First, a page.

As playwright he has relished watching ‘distinctive’ director Patrick J O’Reilly work with the cast (Tara Lynne O’Neill, Rhodri Lewis and Hayley McQuillan) to discover facets of the piece, often prompting McCann to rework scenes and enhance existing imagery. He also singles out the ‘forensic’ examination of the text by dramaturg Hanna Slättne.
‘She doesn’t just look at how a particular line is in keeping with a character at that particular moment, but also at how a scene, a mood, a physical gesture, or an object on the stage resonates with the whole production and its tone. So there’s a great ebbing and flowing between the micro and the macro.’
The characters in Famla have abstract names and are caricatures, a nod to Beckett and the Theatre of the Absurd. McCann jokes that ‘it’s no kitchen sink drama’. There’s a menacing and brooding atmosphere around the mysterious house.
Family secrets, long since buried, are dug up and revealed. There’s tension between the private and the public, between a character’s past and their future.
‘We have a character in the play who has arrived back after a long time away and wants to remain detached. They have something to do, without disturbance or being seen or talked about … This person actively wants to keep the outside world outside.’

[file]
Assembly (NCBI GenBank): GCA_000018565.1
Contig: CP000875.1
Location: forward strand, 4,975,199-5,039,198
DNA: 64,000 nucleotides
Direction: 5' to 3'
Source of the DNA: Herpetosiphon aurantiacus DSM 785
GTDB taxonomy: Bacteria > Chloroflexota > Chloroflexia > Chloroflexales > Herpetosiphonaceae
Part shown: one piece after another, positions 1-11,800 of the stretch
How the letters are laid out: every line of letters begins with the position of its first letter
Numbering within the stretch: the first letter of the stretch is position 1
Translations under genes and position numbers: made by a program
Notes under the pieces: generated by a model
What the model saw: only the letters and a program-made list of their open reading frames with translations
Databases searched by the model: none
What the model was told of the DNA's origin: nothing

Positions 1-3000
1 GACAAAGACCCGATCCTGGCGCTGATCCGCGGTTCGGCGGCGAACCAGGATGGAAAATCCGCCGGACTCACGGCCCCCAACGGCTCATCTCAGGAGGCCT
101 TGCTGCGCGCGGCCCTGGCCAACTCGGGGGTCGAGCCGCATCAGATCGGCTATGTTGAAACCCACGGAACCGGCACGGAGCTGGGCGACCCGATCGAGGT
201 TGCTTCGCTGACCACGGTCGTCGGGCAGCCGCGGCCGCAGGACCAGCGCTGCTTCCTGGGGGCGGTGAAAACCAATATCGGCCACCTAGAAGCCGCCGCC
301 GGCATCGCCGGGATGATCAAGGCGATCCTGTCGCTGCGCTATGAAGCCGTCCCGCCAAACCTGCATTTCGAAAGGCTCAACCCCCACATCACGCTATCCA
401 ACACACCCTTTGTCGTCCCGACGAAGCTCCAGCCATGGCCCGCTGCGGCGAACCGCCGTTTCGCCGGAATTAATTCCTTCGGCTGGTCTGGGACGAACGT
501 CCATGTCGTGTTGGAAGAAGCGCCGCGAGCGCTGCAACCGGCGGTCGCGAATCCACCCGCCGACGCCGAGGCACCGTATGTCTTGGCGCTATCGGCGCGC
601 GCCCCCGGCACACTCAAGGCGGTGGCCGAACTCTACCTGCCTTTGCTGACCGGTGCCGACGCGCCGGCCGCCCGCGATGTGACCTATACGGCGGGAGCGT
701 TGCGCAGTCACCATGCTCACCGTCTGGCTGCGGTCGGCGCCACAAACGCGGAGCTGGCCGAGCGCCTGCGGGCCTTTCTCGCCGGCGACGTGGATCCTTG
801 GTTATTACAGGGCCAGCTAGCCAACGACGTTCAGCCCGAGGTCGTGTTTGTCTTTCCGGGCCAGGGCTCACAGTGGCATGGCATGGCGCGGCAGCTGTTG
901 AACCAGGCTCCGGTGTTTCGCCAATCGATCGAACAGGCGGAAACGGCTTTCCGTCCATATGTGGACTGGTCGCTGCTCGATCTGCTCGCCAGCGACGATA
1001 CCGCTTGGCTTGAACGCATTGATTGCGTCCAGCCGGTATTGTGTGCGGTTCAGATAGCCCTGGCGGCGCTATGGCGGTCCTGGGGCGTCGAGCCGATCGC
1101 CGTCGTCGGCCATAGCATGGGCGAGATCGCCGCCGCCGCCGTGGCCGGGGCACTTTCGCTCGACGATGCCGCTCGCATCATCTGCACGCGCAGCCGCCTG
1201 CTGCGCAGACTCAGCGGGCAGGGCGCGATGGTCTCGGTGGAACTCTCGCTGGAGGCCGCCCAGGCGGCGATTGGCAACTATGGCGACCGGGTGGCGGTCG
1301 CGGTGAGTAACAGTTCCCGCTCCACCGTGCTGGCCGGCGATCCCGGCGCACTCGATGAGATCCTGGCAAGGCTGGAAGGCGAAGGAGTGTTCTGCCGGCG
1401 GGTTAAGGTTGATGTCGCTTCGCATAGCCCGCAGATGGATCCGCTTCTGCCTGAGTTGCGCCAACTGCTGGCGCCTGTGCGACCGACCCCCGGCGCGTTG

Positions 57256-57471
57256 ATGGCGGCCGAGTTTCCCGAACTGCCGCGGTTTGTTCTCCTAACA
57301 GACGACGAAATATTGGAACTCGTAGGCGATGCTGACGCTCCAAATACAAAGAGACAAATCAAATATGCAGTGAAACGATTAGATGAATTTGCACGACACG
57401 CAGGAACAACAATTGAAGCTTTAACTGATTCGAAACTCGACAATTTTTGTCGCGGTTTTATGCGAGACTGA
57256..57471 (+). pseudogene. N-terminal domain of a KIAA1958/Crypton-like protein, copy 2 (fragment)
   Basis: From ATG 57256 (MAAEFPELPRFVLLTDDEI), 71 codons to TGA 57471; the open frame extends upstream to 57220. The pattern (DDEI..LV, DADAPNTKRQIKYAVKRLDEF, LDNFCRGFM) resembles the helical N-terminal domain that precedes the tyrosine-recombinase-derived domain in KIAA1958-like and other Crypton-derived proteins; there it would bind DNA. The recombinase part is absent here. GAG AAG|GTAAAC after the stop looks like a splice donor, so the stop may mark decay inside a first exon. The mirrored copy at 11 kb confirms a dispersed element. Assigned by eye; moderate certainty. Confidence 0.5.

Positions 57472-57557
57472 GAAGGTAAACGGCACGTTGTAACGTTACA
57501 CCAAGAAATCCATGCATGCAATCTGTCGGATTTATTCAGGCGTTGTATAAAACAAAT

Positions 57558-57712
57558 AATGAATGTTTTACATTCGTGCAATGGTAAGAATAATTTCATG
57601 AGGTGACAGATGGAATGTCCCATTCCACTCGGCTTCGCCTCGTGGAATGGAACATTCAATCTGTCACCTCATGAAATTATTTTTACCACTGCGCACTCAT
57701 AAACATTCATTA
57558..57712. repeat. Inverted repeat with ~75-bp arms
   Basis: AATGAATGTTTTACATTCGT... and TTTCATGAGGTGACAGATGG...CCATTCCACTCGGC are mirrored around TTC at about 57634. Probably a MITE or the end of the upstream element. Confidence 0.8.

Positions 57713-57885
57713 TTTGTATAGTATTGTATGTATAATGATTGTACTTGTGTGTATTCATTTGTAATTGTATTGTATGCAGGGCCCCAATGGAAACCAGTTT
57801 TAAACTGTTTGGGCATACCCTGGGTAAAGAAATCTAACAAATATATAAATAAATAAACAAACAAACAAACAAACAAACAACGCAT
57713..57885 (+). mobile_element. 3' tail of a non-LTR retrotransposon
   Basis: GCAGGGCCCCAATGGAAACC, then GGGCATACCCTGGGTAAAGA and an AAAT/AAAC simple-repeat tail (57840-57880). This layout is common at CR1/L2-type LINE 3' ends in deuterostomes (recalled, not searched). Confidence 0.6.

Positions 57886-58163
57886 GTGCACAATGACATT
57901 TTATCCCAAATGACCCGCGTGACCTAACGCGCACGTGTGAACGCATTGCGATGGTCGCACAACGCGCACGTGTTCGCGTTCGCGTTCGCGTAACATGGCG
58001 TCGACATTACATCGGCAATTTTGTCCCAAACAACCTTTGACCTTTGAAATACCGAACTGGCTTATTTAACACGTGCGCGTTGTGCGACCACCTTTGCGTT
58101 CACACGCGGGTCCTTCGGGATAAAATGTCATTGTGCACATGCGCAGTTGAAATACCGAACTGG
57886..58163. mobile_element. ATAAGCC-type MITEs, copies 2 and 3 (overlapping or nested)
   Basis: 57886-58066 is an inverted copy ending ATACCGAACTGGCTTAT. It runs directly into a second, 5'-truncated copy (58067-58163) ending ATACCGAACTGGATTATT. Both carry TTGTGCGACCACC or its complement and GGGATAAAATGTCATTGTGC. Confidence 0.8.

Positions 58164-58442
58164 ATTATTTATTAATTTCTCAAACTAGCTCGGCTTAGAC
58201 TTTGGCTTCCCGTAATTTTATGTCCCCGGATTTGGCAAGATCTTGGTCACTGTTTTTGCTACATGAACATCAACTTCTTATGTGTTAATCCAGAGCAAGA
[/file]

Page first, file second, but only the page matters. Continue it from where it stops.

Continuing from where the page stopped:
Hayley McQuillan plays Hector
McCann is keen to hear audience reactions to Famla. He cites an Italian author and dramatist as an influence for the particular theatricality that sets the play’s two acts apart from each other. In a speech to mark the awarding of the 1934 Nobel Prize for Literature, Luigi Pirandello was described as having an ‘almost magical power to turn psychological analysis into good theatre’, with the deft use of ‘obscurity’ and the ‘relativity of truth’. Watching Famla, audiences should expect to encounter characters ‘juggling various roles within the one lump of flesh’ as they battle between different recollections of past events.
As well as being entertained – and much light is promised amongst the shade – McCann hopes that audiences will recognise something of their own lives and perhaps those of their families in the play. They’ll be able to see their own hidden stories reflected back from the stage, and realise that even though we look back with rose-tinted glasses, there can be something darker lurking behind the lenses.
While Famla is just entering its public phase, McCann has other projects underway, including a post-primary commission Dancing at the Disco at the End of the World for Replay as well as what he describes as a ‘foundation play’ looking at mythology.
Famla is recommended for ages 16+ and is at the MAC, Belfast from Tuesday March 21 to Saturday 25 at 8.00pm (plus Saturday matinee 3.30pm). Tickets available by phoning (028) 9023 5053 or at www.themaclive.com.
The production will then tour to Cushendall Golf Club (March 29), Craic Theatre, Coalisland (March 30), The Playhouse, Derry (March 31) and The Market Place, Armagh (April 1). Booking details available at www.tinderbox.org.uk.